Maybe it’s because we so often see our own human plans go awry, and because we’re so familiar with the very obstacles and opposition to the Gospel that Jesus Himself taught about and predicted—that we sometimes become doubters. But we have to know that God really does have the big picture under wraps, and that God has clearly made known to us His will for salvation—His desire that all would be saved and come to the knowledge of the truth; His provision for that salvation to come only through His Son Jesus; and His command for us to carry that message to every corner of the earth. Are there many “unknowns” to us, about how and where all people will receive this message? Yes. Are they “unknown” to God? Not at all. We can have faith that God has all things in consideration.
If by unbelief we do not believe that Jesus is the Son of the Most High God, born of the Virgin, we will miss the Savior from our sins. If, by unbelief, we do not confess our sins and lay them upon Jesus, we will miss the rescue that God sent down from heaven. If, by unbelief, we keep Jesus from entering our hearts, we will miss the love of the Savior meant to pour through us to everyone in our lives. Unbelief can block the Lord’s way in our hearts, or faith can be the channel through which Jesus enters in to do His work, to save His people from their sins.
Like Joseph and Mary, we only need to be content to do what God directs us to do, and to watch His plan unfold in Christ Jesus. Though their part in the plan came 2,000 years ago, and Jesus walked the earth and died and rose from the dead almost 2,000 years ago, the plan is still unfolding and working, all across the globe as Christians in hundreds of languages and thousands of cities around the globe are celebrating in many tongues the birth of Our Savior this day. Their praise, their carols sung to the Lord of Christmas, are proof that God’s plan of salvation is succeeding and working all over the earth. As a favorite evening hymn sings: “As o’er each continent and island the dawn leads on another day, the voice of prayer is never silent, nor dies the strain of praise away.” (886:3). God’s church never sleeps, as the daylight circles the globe and wakes new Christians to worship, joy, and praising of God—likewise God’s kingdom stands and grows forever till all creation returns to worship Him. God’s salvation plan is coming to success, even when it is partly or even mostly hidden from our eyes.
In any case, without guidance from God, and the illumination of His Word, we would be blind to His coming, and blind as for how to respond. That these human actors in the story surrounding Jesus responded to God’s Word and direction, meant that they became part of the story of salvation, and became witnesses and participants in God’s plan. While human action played a role that was not insignificant—it was God’s action alone that was indispensable. God had led the prophets through the ages to reveal, piece by piece, the clues to His glorious plan of salvation. God had orchestrated the events of history so that the circumstances would be right for His Son’s birth. God had witnessed the bleak sinful condition of humanity and responded to our call for help by formulating a plan that would save the world from our sins while at the same time fully maintaining His justice and mercy. And for all those multitudes of people who were and are blind to the need for a Savior from sin, God sent His Son so meekly, so lowly, and with such tenderness to call all people to repentance and His free gift of salvation.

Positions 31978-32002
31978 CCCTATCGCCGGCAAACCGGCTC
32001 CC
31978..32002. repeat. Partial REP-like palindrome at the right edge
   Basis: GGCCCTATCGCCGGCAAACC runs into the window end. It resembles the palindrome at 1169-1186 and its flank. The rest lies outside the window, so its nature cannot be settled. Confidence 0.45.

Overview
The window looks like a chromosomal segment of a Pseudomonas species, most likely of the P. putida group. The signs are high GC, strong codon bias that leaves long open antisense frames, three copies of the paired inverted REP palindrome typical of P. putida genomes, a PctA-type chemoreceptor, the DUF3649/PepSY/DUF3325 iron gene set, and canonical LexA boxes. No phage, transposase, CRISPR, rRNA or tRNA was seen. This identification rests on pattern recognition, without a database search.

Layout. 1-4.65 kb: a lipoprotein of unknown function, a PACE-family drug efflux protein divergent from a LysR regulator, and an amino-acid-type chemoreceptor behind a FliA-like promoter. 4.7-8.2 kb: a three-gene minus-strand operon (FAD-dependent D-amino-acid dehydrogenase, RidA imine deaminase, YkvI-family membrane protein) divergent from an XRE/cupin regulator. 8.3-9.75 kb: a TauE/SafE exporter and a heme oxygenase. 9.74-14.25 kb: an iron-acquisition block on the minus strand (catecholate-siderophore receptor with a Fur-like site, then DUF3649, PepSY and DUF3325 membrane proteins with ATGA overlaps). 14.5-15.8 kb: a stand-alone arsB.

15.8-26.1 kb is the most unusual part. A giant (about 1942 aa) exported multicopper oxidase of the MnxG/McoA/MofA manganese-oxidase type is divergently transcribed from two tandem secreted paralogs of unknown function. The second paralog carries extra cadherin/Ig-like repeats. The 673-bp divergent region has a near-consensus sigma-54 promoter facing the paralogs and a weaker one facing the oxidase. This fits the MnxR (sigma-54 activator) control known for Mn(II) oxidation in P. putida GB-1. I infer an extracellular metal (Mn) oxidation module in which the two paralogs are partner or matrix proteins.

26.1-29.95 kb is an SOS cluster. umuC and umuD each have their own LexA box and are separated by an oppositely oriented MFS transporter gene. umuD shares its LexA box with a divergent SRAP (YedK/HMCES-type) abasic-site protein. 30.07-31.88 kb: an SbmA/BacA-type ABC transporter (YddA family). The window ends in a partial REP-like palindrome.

God is calling us also to be witnesses and participants in God’s plan. He’s not finished writing the story of salvation—not until every last name is written in the Book of Life. God is drawing us to this Son Jesus, who He sent to “save his people from their sins.” We are God’s people, by the waters of Holy Baptism, where He names and claims us as His own. We are God’s children as Jesus shed His blood on the cross to redeem us, to adopt us as sons and daughters of His kingdom. And we are God’s children who have Emmanuel—God with us—as Christ in you is the mystery, hidden for ages, but now revealed to us.

By our own reason or strength we cannot believe in Jesus Christ our Lord, or come to Him. But the Holy Spirit has called us by the Gospel, enlightened us with His gifts, and sanctifies and keeps us in the one true faith. Just like God had to intervene in Joseph’s life, to enlighten him to God’s plan of salvation, and his small part in it, so also God preaches His Word into our lives, so that we may know this Jesus as our Lord, so that we may know our small part in God’s plan of salvation. First of all as receivers of a great and worthy gift—the priceless gift of our redemption and rescue from sin and death. But secondly as those who follow God’s lead, trusting in His good plan—even when much of it is unseen to us—but following God’s lead to live out our lives faithfully serving those whom He has given to us. Serving our friends and neighbors, our employers or employees, our community, our family—whomever God has placed in our lives to serve. We follow God’s lead, trusting that He has a good plan, that He has taken all things into consideration, and that above all He sent down to earth Jesus, to save His people from their sins. Covered in the forgiveness of Jesus, robed in His innocence by faith, fed by His body and blood to strengthen and nourish us, we know that life is good, following God’s lead. In Jesus’ name, Amen.